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Ending Food Insecurity with Food Banks Canada

Food banks have a somewhat paradoxical measurement of success: if they succeed, they go out of business. But that is the ultimate goal, says Tania Little, Chief Development and Partnership Officer of Food Banks Canada. This is a result of Food Banks Canada’s approach to addressing hunger in the country. First, make sure Canadians have access to nutritious food so no one goes hungry; second, address systemic issues that contribute to food insecurity in the first place. Neither of these goals are easy to achieve, but both are clearly necessary given the nearly 10% of Canadians facing food insecurity today.

“We don’t want to be in business, but we also don’t want anybody starving while we figure out all the solutions that need to get put in place,” says Little. Each month, there are over 1.1million visits to food banks across Canada. Keeping that many people fed is no small task, especially in a pandemic. Luckily, Canadian food banks have had decades of experience.


Food banks made an appearance in Canada forty years ago when Edmonton’s Food Bank was first established. Many food banks sprung up across the country in the following years. Ten years later, the food banks came together and decided there was a need for representation at the national level. Food Banks Canada (formerly the Canadian Association of Food Banks) was created in response. They provide national leadership and help add structure and organization to the community food movement. Food Banks Canada tracks client trends to better understand the demographics represented and identify intersectionality in food insecurity. These data points are central to understanding and actively addressing systemic issues through policy changes.


Food insecurity is a multi-faceted problem, but the single biggest factor is income. Income insufficiency is a difficult problem to address. “If poverty wasn’t a big wicked problem, we would’ve solved it already,” says Little. If people struggle to make ends meet, they may not be able to buy food.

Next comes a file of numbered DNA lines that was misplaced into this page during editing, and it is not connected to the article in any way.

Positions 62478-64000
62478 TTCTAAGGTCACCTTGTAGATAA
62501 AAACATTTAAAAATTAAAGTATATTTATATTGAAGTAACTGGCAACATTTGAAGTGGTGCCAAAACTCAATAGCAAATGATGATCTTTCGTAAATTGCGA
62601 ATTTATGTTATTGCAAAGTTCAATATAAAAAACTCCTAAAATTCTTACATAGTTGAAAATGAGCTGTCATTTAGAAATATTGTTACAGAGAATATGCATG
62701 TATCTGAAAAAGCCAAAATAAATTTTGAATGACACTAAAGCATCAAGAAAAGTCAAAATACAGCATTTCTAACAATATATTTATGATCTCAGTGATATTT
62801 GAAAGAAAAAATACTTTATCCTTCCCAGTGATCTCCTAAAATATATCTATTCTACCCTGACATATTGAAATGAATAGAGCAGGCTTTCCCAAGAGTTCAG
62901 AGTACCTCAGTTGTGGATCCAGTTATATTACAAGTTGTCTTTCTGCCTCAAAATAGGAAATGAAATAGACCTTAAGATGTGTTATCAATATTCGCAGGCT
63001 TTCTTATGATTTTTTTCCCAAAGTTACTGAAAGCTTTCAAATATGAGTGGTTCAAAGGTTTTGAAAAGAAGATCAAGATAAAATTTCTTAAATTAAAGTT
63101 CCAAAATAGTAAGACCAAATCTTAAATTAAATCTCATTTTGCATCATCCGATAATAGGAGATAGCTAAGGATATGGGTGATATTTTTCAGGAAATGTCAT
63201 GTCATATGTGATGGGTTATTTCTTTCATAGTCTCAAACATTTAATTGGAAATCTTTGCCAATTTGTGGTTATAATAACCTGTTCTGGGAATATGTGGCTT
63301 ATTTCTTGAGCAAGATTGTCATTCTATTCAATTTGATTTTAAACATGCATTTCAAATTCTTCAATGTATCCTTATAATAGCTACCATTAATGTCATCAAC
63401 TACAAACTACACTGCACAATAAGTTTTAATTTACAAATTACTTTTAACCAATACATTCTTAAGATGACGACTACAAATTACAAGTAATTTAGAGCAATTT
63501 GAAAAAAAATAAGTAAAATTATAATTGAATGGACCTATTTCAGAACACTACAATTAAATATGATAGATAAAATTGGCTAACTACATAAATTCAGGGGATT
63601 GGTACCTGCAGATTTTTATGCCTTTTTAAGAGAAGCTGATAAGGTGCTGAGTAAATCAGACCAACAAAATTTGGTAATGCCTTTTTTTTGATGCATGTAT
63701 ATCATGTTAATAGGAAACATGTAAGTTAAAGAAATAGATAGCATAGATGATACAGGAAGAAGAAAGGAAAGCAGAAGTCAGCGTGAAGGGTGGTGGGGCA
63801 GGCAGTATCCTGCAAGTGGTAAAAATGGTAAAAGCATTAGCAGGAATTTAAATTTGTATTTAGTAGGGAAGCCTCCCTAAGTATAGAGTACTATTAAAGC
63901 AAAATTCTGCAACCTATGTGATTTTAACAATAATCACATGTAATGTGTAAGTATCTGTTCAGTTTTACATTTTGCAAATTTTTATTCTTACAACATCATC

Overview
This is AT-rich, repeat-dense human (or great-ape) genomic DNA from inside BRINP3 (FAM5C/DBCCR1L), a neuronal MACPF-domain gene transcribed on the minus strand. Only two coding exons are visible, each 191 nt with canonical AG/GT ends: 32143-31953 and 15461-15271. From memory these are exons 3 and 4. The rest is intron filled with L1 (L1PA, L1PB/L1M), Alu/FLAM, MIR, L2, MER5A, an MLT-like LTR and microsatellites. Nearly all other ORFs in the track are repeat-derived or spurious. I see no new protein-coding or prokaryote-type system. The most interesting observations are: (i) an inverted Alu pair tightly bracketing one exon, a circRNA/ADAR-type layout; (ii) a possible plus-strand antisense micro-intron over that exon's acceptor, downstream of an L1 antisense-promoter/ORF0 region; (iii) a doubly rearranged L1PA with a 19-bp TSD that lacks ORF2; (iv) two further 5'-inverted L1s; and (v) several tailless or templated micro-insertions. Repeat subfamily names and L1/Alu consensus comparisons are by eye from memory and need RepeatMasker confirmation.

Many factors contribute to an individual’s economic stability and independence, including stable employment, affordable housing, and access to childcare. There is no clear solution to poverty, but policy change plays an integral role in moving away from poverty and toward food security.


As COVID decimates industries like tourism and hospitality, economic impacts have rippled through entire communities. Consider the restaurant industry. Little notes that 10% of restaurants have permanently closed because of the pandemic with another potential 10-15% of restaurants unable to return to business in a post-pandemic world. For each of those restaurants, countless staff have lost their jobs, and people employed in the restaurant supply chain feel impacts, too. Those restaurants will no longer be purchasing from food producers or the alcohol industry, for example. This means a huge number of people have become more economically vulnerable and will stay vulnerable through a recovering economy.

Food banks saw impacts of the pandemic in their own workforce as well. Many volunteers, who Little says are the “the engine and the heart of the food bank,” are considered high-risk individuals due to their age. Vulnerable volunteers rightly began staying home to protect themselves and others from the disease. Food banks also had to begin implementing accommodations to make sure their spaces remained safe and accessible to clients during the pandemic.


Food banks across the country adapted quickly. An example of this was the Calgary Food Bank, which shut down for three days to completely rearrange its warehouse operations, to create more space and add markings on the floor. They were able to safely keep their doors open to both clients and volunteers because of this. Edmonton’s Food Bank began doing mobile clinics and began a home delivery program so that no one would have to take transit or be in lines to access food. Toronto’s Daily Bread Food Bank partnered with community libraries so that the library hubs could become food hubs in people's local communities—again saving them time using transit or taking additional risks.


From these cases, it’s clear that innovation has allowed food banks across Canada to keep their doors open. They’ve been able to keep people fed even in a pandemic, which is exactly when Canadians have needed those doors to be open the most.


We hope, in the kindest way possible, that Food Banks Canada will one day soon be out of business.



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